Businesses appreciate support
ON Friday mornings, Percy's Fruit Market on Wood St is a hive of activity.
Open to the public just one day a week, the father-son team of Percy and Michael Puglisi are kept on their toes serving customers and replenishing empty shelves.
Having done this for 10 years, Percy said it was the quality, local produce that kept customers coming back.
“At the moment there's not a lot coming out of Stanthorpe but we're still getting things from there and from Gatton,” he said.
“We've been in the game for a long time and know a lot of the growers.”
While the retail outlet services Warwick locals each Friday, the wholesale trade is strongest for the business.
The Puglisis sell produce to such places as the Warwick hospital and clubs and pubs.
“Being small is good – it gives us the flexibility with choosing our stock,” he said.
“While probably the big chains can't be choosy because they buy by the semi-truck load, we can pick and sample what we buy.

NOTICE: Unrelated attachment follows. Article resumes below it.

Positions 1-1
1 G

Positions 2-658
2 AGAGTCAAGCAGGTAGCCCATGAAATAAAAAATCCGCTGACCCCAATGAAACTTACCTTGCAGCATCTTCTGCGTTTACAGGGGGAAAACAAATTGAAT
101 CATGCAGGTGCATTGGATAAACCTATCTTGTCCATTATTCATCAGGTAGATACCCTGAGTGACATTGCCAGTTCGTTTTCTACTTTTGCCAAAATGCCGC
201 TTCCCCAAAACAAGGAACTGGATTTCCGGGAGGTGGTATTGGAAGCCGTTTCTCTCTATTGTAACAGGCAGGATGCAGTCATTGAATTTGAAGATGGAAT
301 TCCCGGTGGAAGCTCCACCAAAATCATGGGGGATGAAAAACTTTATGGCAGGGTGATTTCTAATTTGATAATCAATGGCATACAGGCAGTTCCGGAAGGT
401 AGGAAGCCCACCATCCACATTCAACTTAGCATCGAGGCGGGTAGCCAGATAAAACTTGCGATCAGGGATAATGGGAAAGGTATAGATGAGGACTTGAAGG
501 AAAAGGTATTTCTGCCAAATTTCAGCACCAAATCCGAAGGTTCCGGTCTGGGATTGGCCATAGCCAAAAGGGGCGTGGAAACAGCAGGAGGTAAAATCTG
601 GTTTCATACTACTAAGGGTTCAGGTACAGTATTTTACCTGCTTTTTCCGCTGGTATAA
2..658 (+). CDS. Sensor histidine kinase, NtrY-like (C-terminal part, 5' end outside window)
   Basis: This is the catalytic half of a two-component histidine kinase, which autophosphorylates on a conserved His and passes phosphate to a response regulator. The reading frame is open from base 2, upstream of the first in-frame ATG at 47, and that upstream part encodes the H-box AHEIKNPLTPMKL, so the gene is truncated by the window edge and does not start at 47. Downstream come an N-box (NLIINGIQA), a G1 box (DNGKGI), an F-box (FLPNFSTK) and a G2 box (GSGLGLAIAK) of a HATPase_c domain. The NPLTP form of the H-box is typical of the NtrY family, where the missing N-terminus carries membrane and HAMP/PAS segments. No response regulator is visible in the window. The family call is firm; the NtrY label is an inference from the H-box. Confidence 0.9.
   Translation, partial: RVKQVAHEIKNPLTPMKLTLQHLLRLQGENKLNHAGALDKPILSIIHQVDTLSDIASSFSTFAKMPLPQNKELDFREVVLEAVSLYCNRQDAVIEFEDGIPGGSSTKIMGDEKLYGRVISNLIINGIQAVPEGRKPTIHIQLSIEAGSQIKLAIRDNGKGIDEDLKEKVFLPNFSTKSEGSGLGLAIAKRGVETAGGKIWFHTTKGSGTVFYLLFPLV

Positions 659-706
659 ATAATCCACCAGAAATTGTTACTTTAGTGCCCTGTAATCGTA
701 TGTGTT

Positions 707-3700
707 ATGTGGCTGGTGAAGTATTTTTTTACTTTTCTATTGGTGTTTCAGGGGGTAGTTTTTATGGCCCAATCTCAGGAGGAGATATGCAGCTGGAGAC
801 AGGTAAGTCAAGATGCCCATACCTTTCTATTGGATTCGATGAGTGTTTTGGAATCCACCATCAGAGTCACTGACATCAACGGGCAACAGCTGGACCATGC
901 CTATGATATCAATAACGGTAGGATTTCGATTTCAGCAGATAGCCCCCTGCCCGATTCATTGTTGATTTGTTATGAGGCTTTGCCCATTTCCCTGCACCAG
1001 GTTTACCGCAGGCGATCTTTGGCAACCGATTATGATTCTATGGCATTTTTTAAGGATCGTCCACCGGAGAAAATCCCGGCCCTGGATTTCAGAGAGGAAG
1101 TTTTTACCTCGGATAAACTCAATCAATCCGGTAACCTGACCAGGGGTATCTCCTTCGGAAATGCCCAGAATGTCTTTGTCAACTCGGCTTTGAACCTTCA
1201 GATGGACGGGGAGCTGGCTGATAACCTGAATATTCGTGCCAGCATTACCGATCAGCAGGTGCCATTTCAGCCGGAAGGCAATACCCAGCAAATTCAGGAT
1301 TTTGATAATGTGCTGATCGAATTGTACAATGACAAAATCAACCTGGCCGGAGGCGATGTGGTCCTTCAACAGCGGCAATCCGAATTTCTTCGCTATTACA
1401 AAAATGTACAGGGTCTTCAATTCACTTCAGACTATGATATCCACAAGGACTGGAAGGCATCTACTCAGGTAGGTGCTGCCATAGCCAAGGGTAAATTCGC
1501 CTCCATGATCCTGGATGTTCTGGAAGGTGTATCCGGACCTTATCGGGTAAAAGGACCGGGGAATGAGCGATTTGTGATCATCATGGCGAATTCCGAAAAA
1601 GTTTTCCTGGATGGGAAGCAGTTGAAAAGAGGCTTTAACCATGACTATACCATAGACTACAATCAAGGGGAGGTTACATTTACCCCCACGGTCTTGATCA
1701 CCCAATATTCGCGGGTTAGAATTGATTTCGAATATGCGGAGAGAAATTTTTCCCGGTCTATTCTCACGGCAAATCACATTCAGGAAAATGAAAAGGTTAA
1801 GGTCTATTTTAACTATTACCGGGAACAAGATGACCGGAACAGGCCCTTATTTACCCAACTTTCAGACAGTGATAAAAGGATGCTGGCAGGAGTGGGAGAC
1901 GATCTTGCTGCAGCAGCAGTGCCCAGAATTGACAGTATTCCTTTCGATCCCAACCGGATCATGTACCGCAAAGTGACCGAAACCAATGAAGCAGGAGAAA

“We're also competitive in pricing. For instance we're selling local potatoes for $1 a kilogram while I think supermarkets this week are $2-$3.”
The biggest reason for the popularity of the store is the freshness of the produce.
“That's the reason our Fridays are so popular – because everything is fresh,” he said.
“We try and turn over everything in one day, so everything looks fresh and vibrant. What we put out sells.”
Asked why many people still shopped at larger, sometimes more expensive, food places, Mr Puglisi attributed this to habit.
“Over the years people have talked themselves into being time poor and they can't be bothered going to a fruit shop or butcher,” he said.
“But a lot of time they're the ones missing out because the only difference between us and the supermarket is price.”
Another local business, Pure Heaven, makes a large portion of product locally.
With their base in Stanthorpe, owners Justin and Maria Heaven have had a Warwick outlet for seven months and said there had been strong support from Southern Downs shoppers.
“At our Stanthorpe shop, customers are a mix of tourists and locals,” Mr Heaven said. “In Warwick though, it seems to be mainly locals, so both of the markets seem to be different.”
Having his own business, Mr Heaven said he could see first-hand the importance of supporting local industries.
“We really see the value of shopping locally – that's our bread and butter,” he said. “We support as many charities and schools as we can.”
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